A meta-analysis assessing more than 50,000 patients revealed a significant increase of CRP and IL-6 levels in subjects suffering from sleep disturbances (confirmed by questionnaires, interviews, or insomnia diagnosis). Surprisingly, this result was not observed for the group clinically diagnosed with insomnia on its own. As for studies regarding experimental sleep deprivation included in this meta-analysis, there was no impact on CRP, IL-6, or TNF-α levels. Individual studies showed that women were more vulnerable to sleep disturbance, with a higher increase of CRP, IL-6, and NF-κB. Authors pointed out that associations between sleep duration and inflammation are similar to those of sleep and mortality, in which long and short sleepers have a greater risk of dying than normal sleepers [23], which is consistent with another study that states insomnia with an objective shorter sleep duration is connected with increased morbidity and mortality [36]. Directions of associations between insomnia and pro-inflammatory cytokines are elusive, as none of the included studies were designed prospectively.
A report by Watson et al. adopted a rare method, recruiting eleven pairs of monozygotic twins with diverged sleep time compared to their siblings. Results showed that peripheral blood leukocytes in monozygotic twins with shorter sleep than their siblings had increased expressions of genes associated with ribosomal, transcriptional, and translational processes. Worth noting that those discrepancies were minor, with most genes changing by less than 2-fold. Surprisingly, peripheral blood leukocytes in this group also had down-regulated genes associated with interleukin signaling pathways (Il-2, IL-4, Il-6, and IL-8), interferon signaling, phagocytosis, and granulocyte-macrophage colony-stimulating factor signaling, as well as pro-inflammatory messengers, namely the Janus kinase–signal transducer and activator of transcription system [37]. There were also several overlapping pathways with other studies, e.g., suppression of pathways involved in natural killer cell signaling. This report indicates that immune reactions for habitual sleep curtailment may differ from those observed in a short sleep restriction. Thus, more studies using, e.g., actigraphy or other methods of long-term sleep monitoring are granted.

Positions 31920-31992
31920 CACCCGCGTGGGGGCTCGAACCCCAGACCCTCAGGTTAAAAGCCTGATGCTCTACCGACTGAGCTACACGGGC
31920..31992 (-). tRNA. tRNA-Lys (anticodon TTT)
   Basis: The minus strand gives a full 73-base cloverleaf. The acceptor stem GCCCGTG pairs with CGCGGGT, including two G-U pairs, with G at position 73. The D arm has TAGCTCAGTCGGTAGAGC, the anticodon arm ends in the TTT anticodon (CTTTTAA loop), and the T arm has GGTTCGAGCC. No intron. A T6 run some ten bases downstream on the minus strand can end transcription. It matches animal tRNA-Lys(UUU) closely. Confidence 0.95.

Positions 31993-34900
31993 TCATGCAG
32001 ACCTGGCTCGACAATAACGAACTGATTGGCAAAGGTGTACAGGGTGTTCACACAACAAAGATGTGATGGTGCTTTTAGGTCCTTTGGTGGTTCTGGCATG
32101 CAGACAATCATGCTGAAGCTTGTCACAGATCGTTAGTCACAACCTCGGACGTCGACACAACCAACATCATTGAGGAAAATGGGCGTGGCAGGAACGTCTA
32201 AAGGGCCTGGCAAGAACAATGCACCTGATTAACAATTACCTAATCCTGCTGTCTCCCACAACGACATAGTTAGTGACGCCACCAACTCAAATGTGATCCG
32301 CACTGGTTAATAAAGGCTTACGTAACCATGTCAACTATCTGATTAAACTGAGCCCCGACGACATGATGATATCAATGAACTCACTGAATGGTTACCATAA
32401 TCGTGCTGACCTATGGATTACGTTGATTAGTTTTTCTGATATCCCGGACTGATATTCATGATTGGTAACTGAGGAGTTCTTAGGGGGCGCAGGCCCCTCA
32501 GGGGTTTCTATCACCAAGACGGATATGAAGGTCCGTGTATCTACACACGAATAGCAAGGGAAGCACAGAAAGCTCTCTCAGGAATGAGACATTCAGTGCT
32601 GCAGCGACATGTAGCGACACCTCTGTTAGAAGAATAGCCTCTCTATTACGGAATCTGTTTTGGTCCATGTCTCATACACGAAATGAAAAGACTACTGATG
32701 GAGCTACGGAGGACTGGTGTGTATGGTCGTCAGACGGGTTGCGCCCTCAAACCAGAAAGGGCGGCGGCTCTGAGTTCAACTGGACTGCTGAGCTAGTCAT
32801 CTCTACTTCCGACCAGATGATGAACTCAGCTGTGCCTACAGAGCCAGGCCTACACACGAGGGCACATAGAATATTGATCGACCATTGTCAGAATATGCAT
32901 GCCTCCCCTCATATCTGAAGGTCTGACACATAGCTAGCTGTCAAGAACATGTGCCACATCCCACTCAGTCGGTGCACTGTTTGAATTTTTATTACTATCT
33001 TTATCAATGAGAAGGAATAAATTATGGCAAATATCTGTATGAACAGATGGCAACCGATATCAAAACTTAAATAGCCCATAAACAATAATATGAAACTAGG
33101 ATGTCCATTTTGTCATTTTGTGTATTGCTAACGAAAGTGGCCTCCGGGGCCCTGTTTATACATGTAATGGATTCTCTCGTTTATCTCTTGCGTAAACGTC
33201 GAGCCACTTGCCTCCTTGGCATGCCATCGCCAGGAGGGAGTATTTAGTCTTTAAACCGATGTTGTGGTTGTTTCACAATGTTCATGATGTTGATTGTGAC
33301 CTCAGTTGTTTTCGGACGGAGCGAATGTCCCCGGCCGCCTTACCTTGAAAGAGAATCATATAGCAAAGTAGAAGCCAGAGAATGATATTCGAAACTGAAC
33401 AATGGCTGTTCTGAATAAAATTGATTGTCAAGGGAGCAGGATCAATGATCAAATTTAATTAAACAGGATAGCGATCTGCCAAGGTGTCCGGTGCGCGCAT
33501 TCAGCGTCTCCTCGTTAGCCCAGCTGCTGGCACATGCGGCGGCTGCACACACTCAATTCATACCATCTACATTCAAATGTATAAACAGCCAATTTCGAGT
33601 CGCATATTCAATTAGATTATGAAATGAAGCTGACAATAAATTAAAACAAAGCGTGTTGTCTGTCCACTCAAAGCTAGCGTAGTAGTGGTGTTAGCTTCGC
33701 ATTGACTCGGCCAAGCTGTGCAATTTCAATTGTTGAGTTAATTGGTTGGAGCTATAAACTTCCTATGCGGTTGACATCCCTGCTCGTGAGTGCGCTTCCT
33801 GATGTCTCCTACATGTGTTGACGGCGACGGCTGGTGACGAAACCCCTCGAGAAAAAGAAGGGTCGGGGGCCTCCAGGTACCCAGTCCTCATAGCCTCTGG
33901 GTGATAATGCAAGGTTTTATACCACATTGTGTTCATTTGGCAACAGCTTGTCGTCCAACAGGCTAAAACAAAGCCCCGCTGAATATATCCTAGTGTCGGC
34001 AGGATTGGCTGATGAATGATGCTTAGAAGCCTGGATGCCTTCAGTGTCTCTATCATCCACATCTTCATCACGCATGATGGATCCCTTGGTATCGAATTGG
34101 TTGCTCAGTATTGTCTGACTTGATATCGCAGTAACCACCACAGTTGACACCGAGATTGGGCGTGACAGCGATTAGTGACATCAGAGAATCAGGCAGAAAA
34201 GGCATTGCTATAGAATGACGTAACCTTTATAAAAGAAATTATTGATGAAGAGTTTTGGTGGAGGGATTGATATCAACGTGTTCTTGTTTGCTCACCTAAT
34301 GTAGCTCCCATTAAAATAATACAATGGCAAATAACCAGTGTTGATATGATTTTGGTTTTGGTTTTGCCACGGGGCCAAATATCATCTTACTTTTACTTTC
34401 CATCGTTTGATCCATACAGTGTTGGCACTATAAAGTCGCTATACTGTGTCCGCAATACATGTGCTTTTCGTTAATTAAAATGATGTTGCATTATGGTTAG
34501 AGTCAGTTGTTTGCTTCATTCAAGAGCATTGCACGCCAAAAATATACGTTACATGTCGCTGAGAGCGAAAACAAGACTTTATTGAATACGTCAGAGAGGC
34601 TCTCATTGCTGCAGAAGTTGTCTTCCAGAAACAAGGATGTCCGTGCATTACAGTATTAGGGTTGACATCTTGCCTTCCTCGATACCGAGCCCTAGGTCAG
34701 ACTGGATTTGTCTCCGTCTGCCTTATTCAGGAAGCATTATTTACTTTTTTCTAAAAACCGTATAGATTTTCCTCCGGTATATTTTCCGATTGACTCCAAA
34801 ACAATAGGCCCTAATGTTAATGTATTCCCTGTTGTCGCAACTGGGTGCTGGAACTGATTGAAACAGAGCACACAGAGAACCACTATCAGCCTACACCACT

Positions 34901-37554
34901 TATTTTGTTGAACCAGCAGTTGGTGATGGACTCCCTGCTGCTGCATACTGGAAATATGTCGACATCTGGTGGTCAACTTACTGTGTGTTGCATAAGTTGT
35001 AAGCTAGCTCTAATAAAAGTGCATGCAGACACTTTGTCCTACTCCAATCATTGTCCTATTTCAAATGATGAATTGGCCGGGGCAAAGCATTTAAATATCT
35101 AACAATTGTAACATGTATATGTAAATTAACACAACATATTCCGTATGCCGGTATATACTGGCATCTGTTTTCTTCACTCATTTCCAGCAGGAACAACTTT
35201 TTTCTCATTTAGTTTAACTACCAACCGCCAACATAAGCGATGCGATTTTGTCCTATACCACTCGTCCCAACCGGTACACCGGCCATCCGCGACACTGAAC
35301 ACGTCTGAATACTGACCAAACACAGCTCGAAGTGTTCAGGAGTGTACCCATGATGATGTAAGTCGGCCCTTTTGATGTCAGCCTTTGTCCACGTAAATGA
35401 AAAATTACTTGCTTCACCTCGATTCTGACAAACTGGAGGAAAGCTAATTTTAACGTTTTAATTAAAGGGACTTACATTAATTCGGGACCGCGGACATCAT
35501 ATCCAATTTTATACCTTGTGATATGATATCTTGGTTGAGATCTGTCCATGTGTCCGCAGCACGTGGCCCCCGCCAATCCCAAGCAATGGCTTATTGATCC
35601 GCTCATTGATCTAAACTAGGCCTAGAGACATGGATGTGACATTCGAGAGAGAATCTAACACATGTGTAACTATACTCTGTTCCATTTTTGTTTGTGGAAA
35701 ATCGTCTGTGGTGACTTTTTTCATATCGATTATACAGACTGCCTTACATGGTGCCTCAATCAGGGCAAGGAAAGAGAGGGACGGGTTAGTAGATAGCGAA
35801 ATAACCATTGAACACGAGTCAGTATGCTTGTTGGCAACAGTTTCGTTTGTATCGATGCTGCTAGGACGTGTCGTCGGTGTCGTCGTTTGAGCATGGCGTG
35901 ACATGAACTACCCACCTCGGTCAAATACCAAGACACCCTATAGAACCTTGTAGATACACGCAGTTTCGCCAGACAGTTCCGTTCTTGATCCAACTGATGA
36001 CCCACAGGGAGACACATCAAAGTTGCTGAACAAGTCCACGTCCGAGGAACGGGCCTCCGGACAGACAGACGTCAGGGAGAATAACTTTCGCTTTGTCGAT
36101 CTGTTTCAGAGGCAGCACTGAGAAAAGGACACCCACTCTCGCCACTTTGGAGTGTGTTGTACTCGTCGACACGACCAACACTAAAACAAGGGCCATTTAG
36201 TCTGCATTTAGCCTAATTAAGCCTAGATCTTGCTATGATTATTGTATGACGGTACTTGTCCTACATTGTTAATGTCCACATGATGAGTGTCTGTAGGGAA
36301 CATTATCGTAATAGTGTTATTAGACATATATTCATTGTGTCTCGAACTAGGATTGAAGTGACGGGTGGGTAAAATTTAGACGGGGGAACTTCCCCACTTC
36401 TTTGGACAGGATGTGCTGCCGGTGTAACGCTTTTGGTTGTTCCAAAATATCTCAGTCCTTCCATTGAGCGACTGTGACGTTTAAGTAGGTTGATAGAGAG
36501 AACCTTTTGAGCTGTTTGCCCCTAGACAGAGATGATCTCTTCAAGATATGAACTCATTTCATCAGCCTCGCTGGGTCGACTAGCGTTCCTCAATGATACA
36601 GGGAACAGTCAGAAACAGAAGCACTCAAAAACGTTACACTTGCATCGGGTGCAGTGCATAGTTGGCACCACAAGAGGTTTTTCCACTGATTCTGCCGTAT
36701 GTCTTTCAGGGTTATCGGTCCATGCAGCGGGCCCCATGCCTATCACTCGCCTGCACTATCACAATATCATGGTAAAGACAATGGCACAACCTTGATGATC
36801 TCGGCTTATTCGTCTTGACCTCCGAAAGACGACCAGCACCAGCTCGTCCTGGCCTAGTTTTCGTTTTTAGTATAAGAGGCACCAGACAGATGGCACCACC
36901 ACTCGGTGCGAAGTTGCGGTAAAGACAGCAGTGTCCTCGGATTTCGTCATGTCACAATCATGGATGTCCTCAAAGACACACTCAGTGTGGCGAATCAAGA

Most studies associated sleep loss with an increase of markers such as IL-6, CRP, or TNF-α. This effect would partly explain the increased prevalence of inflammation-associated diseases such as diabetes mellitus (DM) or arterial hypertension (HA) in patients with sleep disturbances. However, a report by Watson et al. showed down-regulation of genes associated with interleukin signaling pathways in peripheral blood leukocytes of twins with habitual short sleep duration. Acquired methodology in this field is vastly diverging. Thus, unifying verbiage and measures in future research would allow for a better understanding of those processes.

2.3. Interaction of Sleep Medications with Inflammatory Mediators

Sleep medications used in the therapies of sleep disorders can also affect immune system functions. A study on mice showed that quetiapine increased serum levels of IL-10 and decreased IFN-γ 4 h after intraperitoneal injection of lipopolysaccharide, with similar results observed within the brain [38]. Unmetabolized quetiapine was also shown to increase levels of oxidative molecules (nitric oxide), protein levels, and proinflammatory cytokines (IL-α, IL-6, and TNF-α) in the in vitro setting [39].
Furthermore, pretreatment with trazodone inhibited inflammation-induced production of IL-6 and IFN-γ in TNF-α stimulated neuronal cells. Moreover, some TNF-α effects, including a decrease of neurotrophic and transcription factors (e.g., Brain-Derived Neurotrophic Factor, or cAMP response element-binding protein), and the production of inflammatory mediators, were counteracted by this drug. Trazodone alone was shown to decrease the release of IFN-γ [40]. Another sleep medication agent—melatonin, was shown to act as an antioxidative agent, NO-synthase inhibitor, downregulator of cyclooxygenase-2, and to facilitate numerous other mechanisms, which is of considerable interest for research of therapies for various diseases such as sepsis, neurodegenerative diseases, and sleep-related conditions [41,42]. However, melatonin also has some pro-inflammatory properties, such as releasing IL-β, IL-2, IL-6, IL-12, TNF-α, and IFN-γ in monocytes, monocyte-derived cells, and T-helper cells [42]. Since sleep-immune relation is bidirectional, the aforementioned sleep medications could also influence sleep via inflammatory pathways. However, those effects are not fully understood. Studies on monoclonal antibodies may provide some hints concerning this phenomenon.